Selfridge: That’s a lot, I’m guessing.
Dr. Grace Augustine: That’s more connections than the human brain. You get it? It’s a network – a global network. And the Na’vi can access it – they can upload and download data – memories – at sites like the one you just destroyed.
Selfridge: [after a stunned pause] What the HELL have you people been smoking out there?
[beginning to laugh]
Selfridge: They’re just. Goddamn. Trees.
What he might be thinking, “It is a god damn tree.” Now think it like that, “She is a god-damn tree.”
One can ask here whether people who speaks gender sensitive languages are more sensitive towards nature or things? After 1967 essay of Lynn white, we have been told repeatedly that Indians are the first in the world to enact laws to protect animals and forests. It’s another story altogether why these views were not current before 1967!
Anthropologists were of the opinion that there are few concepts which are common to all languages, no matter how primitive. It came as a shock to know that natural numbers are totally absent from a tribal language called Piraha. They do not have words like of one, two, three. They use Hoi, hoii, hooiii sounds to represent one, few and many. Another surprising fact, thought less shocking, is Guugu Yimithirr, ask them their address and they will not use the words Left and Right. They somehow have built a compass in their head. They will tell you that from here go North that much and then East that much and then so on and so forth. When some of them made to watch a movie on T.V., they do not say that he is coming towards them instead they used directions. If the screen is facing North, he will say that this person is going North. Now consider taking dance training classes in this language. How would you respond if your instructor asks you to bend you north leg eastward and rotate it to south?
This effect may vary geographically also in one language. My experience is that people from Villages use more words related with direction rather than using left & right. The reason could be that they have more open spaces and it make sense by remembering the direction rather than landmarks. In Mumbai, I can tell people to go left from IITB main gate. In cities I may not be able to make out which is North and South if I am not train well. In jungle, It is better to rely on direction and trace your path exactly in same way rather than making some landmarks.
DOES IT CHANGES SOMETHING FUNDAMENTAL
The Irish had no word for ‘no’, The Roman none for ‘yes’. Which language best helped an empire grow, Is easy to access.
One can ask whether using a language make us handicap while its come to think of some idea? In 1940, Benjamin Lee Worf published an essay which started this school of thought that language make us what we think. His views were as popular as The Selfish Gene or The Clash of Civilization have been. All of these theories are now widely discarded, at least in academic circles.
Take Sanskrit, it has not only singular and plural, but also have dual; probably to emphasize relations which are dual in nature such as husband and wife, son and mother, daughter and father, friends. Does it mean that speaker of Sanskrit are more conscious about relations which are dual in nature. In Sanskrit what in English means They went away could as well mean Both of them went away. And if one say in English We were home that day. Can we expect that a Sanskrit speaker to be curious whether ‘we were’ two or many?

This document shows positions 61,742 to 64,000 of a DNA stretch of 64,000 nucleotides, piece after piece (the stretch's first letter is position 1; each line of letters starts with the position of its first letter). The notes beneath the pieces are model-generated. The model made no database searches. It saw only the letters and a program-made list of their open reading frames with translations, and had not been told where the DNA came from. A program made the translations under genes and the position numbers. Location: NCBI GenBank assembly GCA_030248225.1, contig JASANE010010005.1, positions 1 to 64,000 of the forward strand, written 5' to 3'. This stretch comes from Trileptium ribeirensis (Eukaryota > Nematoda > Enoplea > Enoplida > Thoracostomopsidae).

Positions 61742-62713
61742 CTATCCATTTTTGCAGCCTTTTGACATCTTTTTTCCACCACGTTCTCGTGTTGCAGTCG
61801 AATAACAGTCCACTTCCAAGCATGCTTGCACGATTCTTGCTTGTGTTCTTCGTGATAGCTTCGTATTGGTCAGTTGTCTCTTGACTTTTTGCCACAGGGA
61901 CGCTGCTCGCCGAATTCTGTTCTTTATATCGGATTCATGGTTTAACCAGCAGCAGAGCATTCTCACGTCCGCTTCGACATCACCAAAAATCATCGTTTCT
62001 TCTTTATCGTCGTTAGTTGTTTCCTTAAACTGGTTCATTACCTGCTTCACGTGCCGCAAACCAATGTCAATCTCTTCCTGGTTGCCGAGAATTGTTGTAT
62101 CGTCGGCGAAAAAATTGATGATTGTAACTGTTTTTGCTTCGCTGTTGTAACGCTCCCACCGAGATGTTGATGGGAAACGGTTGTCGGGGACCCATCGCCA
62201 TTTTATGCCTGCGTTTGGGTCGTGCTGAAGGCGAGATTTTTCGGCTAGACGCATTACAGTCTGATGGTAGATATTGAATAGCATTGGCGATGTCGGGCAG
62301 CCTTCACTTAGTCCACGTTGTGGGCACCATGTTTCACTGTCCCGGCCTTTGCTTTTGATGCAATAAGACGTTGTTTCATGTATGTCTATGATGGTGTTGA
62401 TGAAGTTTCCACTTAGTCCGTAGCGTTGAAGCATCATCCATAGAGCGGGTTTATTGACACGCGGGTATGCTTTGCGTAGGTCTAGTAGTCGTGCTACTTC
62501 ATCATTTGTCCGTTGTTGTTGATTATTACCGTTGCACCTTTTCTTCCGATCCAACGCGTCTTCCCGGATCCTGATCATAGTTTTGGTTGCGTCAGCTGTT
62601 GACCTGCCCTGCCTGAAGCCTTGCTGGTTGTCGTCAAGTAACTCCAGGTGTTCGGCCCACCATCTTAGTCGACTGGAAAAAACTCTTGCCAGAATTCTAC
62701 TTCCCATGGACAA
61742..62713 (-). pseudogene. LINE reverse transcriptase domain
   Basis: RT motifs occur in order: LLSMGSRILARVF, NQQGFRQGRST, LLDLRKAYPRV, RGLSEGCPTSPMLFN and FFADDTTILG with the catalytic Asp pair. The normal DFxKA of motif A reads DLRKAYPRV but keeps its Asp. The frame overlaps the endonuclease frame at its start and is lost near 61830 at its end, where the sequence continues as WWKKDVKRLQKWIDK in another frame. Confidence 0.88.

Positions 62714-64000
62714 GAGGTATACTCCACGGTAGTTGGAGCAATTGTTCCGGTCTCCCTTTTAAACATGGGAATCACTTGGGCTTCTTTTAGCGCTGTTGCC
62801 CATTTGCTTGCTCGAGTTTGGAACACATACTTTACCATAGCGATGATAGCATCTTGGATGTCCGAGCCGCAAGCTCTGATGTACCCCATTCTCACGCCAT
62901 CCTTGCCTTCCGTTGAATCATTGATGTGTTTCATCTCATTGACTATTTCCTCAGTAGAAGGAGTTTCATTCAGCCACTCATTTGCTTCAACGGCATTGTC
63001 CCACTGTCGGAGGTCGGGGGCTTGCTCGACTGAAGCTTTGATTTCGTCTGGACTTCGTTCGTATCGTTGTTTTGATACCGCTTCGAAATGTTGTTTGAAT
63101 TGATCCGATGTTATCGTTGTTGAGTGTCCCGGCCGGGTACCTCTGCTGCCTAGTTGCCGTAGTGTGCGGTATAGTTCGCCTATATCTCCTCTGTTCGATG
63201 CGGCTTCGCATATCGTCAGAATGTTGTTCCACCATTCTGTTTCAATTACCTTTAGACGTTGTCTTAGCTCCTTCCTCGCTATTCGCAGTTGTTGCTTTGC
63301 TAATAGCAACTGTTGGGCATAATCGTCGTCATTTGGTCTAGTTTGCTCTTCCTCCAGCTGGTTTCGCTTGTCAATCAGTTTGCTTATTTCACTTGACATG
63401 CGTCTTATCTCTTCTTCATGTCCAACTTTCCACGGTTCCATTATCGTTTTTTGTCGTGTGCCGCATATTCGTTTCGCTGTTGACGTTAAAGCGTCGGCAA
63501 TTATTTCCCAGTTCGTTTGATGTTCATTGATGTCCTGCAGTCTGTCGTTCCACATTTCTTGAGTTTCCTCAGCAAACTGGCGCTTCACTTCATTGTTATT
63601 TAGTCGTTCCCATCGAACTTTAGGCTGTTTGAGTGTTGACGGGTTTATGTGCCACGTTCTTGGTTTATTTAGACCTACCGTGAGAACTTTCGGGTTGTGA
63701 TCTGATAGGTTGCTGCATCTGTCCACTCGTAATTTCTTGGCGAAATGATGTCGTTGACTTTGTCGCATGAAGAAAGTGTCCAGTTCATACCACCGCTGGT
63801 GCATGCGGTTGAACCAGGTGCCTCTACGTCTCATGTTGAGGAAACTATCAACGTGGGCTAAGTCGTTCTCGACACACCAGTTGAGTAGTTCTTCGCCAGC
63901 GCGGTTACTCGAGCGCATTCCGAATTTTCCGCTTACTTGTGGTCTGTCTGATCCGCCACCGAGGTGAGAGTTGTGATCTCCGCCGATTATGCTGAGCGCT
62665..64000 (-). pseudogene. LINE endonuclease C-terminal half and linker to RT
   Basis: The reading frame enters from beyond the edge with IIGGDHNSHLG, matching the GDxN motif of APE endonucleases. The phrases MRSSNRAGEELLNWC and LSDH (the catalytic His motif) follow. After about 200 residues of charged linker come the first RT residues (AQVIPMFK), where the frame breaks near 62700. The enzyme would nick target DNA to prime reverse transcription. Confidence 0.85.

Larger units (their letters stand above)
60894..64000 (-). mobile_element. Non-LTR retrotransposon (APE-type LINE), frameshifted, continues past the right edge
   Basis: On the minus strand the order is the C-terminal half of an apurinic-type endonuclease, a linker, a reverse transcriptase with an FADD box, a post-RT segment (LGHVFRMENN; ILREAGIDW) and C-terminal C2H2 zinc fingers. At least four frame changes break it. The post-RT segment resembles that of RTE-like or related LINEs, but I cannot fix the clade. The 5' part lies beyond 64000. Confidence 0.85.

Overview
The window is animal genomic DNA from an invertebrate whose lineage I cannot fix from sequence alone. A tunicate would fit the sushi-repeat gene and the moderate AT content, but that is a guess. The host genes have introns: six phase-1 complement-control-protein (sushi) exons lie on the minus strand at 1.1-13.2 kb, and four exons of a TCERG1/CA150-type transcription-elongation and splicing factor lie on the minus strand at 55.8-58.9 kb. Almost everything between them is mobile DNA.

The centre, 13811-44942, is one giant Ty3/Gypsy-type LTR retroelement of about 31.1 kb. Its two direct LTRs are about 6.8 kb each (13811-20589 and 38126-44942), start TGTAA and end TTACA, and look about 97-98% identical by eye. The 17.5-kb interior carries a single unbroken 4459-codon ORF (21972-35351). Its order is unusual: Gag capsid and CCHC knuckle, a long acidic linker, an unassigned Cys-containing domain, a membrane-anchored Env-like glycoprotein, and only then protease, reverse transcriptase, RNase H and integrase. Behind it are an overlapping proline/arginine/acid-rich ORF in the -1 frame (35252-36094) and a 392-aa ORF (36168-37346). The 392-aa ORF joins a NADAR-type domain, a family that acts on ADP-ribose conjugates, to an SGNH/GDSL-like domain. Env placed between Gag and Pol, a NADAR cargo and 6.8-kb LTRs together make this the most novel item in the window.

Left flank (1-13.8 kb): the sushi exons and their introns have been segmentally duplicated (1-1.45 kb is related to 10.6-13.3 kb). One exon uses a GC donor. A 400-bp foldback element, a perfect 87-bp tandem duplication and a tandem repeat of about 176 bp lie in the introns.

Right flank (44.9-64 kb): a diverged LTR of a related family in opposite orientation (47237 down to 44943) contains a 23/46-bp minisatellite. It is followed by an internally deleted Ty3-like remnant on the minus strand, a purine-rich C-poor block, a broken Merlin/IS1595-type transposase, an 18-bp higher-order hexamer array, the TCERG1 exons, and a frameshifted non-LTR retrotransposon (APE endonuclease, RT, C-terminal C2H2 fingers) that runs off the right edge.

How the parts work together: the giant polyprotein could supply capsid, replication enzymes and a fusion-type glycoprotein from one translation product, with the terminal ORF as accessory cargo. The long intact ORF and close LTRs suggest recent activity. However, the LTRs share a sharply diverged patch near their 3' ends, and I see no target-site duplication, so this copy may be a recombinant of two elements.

The experts are still far away from concluding anything concrete whether there is something fundamental which one can not understand using one language. Though as we have seen there are some benefits one language provides over other language.
BILINGUALISM IN INDIA
“Was Guru Govind a product of English education? Is there a single English-knowing Indian who is a match for Nanak, the founder of a sect second to none in point of valour and sacrifice?… If the race has even to be revived it is to be revived not by English education. … It is my considered opinion that English education in the manner it has been given has emasculated the English-educated Indian, it has put a severe strain on the Indian students’ nervous energy, and has made of us imitators. The process of displacing the vernaculars has been one of the saddest chapters in the British connection.“
Rammohan Roy could be perfectly natural in his acceptance of the West, not only because his education had been perfectly Eastern, he had the full inheritance of the Indian wisdom. He was never a school boy of the West, and therefore he had the dignity to be the friend of the West. If he is not understood by modern India, this only shows the pure light of her own truth has been obscured for the moment by the storm-clouds of passion.— Rabindra Nath Tagore
“I hope I am as great a believer in free air as the great Poet. I do not want my house to be walled in on all sides and my windows to be stuffed. I want the cultures of all the lands to be blown about my house as freely as possible. But I refuse to be blown off by any.”
Once an Indian anthropologists told a Cambridge academics seated next to him over dinner hosted by an Japanese anthropologist that he did not think British to be particularly civilised. On which his British friend took the banter and challenged him to define a civilised person. He took the challenged and said that for him a ‘civilised person is simply a person who is at home in at least two different languages: having one language makes us human and being at home in more than one is what makes us civilised.’ Prof. Chie Nakane who has been listening to the interchange with amusement turned to Indian and said, “Ah! That a very Indian way of looking at civilisaztion.“  One could only guess the embarrassed our co-patriot have been through since Japanese are, if anything, are more inept that British at any other language that their own.